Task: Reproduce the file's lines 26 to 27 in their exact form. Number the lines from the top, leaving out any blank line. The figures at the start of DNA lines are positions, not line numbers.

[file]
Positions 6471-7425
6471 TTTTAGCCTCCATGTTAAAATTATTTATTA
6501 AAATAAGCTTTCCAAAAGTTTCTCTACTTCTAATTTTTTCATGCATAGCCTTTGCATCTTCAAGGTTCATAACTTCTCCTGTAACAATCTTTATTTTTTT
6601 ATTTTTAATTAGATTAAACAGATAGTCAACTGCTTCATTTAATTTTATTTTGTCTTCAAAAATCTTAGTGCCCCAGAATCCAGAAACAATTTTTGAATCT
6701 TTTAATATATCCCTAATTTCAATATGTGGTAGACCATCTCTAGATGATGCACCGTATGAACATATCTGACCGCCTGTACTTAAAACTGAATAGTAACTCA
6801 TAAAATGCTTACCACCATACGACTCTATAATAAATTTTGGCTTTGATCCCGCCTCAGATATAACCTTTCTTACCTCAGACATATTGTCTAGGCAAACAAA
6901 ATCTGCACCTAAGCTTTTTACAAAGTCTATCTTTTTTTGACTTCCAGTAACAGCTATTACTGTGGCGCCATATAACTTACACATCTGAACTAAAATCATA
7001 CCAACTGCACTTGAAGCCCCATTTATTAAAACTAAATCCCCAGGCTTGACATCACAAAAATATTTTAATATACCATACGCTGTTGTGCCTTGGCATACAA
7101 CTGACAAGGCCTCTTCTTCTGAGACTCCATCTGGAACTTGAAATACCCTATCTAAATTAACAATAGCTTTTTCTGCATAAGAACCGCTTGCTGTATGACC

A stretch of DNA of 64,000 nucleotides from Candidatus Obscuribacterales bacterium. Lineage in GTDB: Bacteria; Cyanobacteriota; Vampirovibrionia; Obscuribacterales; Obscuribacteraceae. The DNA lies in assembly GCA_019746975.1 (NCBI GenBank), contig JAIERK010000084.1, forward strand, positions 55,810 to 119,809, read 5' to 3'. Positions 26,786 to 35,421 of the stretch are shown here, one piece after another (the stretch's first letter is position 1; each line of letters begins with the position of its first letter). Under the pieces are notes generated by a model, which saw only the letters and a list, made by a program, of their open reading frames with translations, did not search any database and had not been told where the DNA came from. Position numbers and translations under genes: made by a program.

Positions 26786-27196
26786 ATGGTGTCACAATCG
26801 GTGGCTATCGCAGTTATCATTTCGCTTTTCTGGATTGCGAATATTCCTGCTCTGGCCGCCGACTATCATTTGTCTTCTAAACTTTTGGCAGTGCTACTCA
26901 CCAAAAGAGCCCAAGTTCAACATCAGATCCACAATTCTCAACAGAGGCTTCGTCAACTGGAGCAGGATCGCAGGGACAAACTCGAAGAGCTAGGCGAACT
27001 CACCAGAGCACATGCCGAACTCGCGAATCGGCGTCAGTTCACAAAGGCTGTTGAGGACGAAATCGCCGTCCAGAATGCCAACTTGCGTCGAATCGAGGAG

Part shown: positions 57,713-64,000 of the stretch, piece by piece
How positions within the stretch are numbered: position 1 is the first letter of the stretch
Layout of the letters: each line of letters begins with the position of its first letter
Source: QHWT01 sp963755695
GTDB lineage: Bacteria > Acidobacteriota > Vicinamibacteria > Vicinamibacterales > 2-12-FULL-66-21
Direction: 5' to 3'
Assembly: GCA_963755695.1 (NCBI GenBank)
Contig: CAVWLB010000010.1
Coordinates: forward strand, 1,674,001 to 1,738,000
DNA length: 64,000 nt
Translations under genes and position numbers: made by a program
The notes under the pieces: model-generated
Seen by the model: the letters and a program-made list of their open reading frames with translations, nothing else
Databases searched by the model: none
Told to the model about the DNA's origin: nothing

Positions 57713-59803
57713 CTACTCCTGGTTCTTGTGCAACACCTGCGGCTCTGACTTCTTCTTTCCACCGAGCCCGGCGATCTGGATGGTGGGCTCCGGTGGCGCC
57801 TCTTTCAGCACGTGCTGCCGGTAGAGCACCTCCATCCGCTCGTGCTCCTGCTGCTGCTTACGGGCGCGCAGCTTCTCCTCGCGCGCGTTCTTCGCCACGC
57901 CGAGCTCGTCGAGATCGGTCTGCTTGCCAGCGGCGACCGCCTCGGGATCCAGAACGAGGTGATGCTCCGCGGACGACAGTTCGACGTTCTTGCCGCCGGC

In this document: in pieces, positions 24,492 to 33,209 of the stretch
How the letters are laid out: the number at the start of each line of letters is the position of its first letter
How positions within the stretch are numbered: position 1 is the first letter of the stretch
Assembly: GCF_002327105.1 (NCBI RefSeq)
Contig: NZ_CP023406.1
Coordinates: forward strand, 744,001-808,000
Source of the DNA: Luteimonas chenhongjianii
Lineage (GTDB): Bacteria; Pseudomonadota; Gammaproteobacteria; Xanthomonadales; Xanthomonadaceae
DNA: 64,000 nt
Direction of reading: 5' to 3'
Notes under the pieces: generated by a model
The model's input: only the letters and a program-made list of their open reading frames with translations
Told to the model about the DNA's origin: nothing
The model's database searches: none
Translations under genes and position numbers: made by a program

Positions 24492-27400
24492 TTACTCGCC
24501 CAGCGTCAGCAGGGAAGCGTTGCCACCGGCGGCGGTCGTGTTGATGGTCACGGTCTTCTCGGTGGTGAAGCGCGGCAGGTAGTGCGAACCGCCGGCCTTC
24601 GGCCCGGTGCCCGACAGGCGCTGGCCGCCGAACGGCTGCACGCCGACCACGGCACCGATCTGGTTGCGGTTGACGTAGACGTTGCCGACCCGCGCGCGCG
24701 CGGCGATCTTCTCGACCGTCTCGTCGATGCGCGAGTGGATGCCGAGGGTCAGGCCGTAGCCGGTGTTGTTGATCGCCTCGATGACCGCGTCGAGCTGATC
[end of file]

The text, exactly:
Translations under genes and position numbers: made by a program
The notes under the pieces: model-generated